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Prehosp Emerg Care. 2016 Sep-Oct;20(5):630-6. doi: 10.3109/10903127.2016.1142627. Epub 2016 Mar 17.

Therapeutic Hypothermia for Patients with Out-of-Hospital Cardiac Arrest in North Carolina.

Abstract

INTRODUCTION:

While therapeutic hypothermia has been the standard of care for patients who suffer out-of-hospital cardiac arrest (OHCA), recent trials have led to an advisory statement recommending a focus on targeted in-hospital temperature management and against initiation of prehospital hypothermia with rapid infusion of cooled saline. The aim of this study is to review the experience with therapeutic hypothermia in North Carolina.

METHODS:

We studied patients who suffered OHCA in North Carolina in 2012 captured in the CARES database as part of the Heart Rescue Project. We excluded patients without return of spontaneous circulation and patients without an advanced airway placed in the field to reduce selection bias. Bivariate distributions and multivariate logistic regression models were used to examine differences in survival to discharge and positive neurological outcome.

RESULTS:

847 patients were included in the analysis of pre-hospital hypothermia. Of these patients, 55% received prehospital hypothermia. Prehospital initiation of hypothermia was associated with higher survival to hospital discharge (OR 1.55, 95% CI 1.03-2.32) and improved neurologic outcome at discharge (OR 1.56 95% CI 1.01-2.40). In patients who survived to hospital admission (n = 537), in-hospital hypothermia was associated with a non-significant trend toward better survival to discharge (p = 0.18).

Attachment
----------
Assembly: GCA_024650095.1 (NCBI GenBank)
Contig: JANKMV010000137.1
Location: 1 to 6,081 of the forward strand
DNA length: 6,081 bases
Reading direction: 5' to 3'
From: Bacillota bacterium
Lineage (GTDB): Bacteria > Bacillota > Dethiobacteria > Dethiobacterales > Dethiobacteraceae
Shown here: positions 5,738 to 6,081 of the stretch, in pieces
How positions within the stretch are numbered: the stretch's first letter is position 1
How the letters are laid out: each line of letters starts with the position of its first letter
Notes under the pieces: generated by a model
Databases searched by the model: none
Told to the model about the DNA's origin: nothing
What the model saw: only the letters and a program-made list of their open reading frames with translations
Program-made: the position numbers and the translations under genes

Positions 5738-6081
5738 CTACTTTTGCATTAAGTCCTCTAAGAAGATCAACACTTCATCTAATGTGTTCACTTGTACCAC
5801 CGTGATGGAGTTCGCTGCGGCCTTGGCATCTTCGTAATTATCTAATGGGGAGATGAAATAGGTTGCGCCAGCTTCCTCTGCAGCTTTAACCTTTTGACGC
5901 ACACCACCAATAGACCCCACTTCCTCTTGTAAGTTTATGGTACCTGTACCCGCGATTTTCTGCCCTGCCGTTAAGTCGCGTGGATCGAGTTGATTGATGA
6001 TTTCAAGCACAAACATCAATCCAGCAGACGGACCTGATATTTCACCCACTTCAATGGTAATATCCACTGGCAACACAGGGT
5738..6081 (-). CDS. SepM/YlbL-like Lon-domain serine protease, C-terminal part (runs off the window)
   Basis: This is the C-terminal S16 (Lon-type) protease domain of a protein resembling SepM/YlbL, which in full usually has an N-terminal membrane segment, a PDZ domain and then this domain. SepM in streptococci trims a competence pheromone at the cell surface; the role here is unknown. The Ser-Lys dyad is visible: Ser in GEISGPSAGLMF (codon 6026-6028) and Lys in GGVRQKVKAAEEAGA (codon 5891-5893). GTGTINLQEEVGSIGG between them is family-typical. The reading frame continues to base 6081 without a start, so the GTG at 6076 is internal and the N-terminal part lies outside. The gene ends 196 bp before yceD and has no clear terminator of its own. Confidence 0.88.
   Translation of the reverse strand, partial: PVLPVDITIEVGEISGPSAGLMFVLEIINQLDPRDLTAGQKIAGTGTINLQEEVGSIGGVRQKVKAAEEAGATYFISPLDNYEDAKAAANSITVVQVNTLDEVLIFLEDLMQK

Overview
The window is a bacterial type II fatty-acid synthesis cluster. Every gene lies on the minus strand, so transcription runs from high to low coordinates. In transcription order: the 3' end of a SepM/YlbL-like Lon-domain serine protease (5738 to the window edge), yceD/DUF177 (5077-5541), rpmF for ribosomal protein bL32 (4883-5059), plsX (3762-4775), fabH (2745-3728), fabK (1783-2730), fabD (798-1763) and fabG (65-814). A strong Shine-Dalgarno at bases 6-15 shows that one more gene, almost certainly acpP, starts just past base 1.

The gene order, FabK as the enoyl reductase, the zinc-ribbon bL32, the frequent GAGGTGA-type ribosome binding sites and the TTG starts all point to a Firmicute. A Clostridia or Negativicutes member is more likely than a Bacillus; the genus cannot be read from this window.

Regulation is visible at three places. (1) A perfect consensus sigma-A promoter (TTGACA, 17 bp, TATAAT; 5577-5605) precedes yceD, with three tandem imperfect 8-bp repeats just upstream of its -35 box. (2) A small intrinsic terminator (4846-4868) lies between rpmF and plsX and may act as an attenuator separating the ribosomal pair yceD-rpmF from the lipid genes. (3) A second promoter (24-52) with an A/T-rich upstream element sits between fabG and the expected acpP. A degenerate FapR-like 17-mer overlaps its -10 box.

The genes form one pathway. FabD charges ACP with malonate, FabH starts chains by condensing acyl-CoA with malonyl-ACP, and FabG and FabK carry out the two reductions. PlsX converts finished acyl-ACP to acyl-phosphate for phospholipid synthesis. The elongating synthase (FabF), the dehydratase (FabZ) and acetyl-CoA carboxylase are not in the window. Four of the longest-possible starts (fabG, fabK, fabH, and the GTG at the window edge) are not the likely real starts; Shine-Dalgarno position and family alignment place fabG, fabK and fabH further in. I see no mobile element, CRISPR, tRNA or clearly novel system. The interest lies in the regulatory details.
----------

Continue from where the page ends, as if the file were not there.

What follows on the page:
CONCLUSION:

We found that patients who received prehospital hypothermia had improved outcomes, a finding that may be due to a greater likelihood of receiving in-hospital hypothermia or a reflection of higher quality of pre-hospital care. These findings support ongoing efforts to improve all aspects of the chain of survival after cardiac arrest.

KEYWORDS:

out of hospital cardiac arrest; prehospital hypothermia; therapeutic hypothermia

PMID:
26985981
DOI:
10.3109/10903127.2016.1142627
[Indexed for MEDLINE]

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